An estate plan can help a person account for an illness or other event that could leave that individual incapacitated. It can also help a person in California or anywhere else account for what happens to assets after he or she passes. The first thing an individual should do when creating an estate plan is gather an inventory of physical and financial assets. This could include a mortgage statement, bank statement or anything else that helps a person determine his or her net worth.

From there, it may be possible to create a strategy that can keep those assets out of a creditor's hands in the future. Those who are creating estate plans should also account for any taxable events that could occur when an item is gifted or handed down. Finally, knowing how much money a person has can make it possible to ascertain if surviving family members will be all right financially after the testator passes.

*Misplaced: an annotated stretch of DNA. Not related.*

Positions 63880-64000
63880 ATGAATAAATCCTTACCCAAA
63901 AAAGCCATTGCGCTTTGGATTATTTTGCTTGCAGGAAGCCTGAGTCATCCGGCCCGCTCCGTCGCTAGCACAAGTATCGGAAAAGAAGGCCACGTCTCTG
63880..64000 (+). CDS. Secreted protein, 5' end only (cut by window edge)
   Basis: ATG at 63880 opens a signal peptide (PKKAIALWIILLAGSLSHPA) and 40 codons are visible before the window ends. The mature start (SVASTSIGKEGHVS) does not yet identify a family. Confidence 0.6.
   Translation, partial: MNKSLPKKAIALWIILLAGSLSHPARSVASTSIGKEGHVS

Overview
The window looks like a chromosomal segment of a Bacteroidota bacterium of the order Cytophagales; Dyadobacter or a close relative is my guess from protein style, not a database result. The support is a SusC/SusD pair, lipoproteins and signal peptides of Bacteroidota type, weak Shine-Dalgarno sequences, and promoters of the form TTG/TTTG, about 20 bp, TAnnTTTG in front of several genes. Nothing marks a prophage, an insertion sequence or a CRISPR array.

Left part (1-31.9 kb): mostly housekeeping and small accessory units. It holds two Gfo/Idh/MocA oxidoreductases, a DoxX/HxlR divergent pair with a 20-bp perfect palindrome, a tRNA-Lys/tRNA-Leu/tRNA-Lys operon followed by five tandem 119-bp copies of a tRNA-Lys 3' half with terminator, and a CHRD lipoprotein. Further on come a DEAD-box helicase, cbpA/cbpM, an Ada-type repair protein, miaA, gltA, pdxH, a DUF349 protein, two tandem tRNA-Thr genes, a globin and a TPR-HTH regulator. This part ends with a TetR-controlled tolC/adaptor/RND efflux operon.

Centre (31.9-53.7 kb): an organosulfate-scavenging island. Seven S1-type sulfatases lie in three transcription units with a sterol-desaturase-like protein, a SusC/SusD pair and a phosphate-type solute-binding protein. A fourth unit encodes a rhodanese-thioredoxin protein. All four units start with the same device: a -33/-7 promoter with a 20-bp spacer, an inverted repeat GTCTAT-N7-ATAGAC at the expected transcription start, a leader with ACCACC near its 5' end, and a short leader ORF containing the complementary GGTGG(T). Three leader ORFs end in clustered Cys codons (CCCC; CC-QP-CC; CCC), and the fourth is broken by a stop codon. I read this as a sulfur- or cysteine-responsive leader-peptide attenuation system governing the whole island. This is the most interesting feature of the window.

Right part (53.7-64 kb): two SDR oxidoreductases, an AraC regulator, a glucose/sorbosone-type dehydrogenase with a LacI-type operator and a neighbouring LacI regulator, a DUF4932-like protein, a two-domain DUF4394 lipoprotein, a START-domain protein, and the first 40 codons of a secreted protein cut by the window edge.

Four kinds of business litigation

Sooner or later, most businesses get to know a good business law attorney. Hopefully sooner, since building an iron-clad agreement from the start of a relationship almost always prevents expensive and nasty disputes down the road.

Here are just a few kinds of business disputes attorneys help clients settle or, even better, avoid in the first place.

Benefits associated with a dynasty trust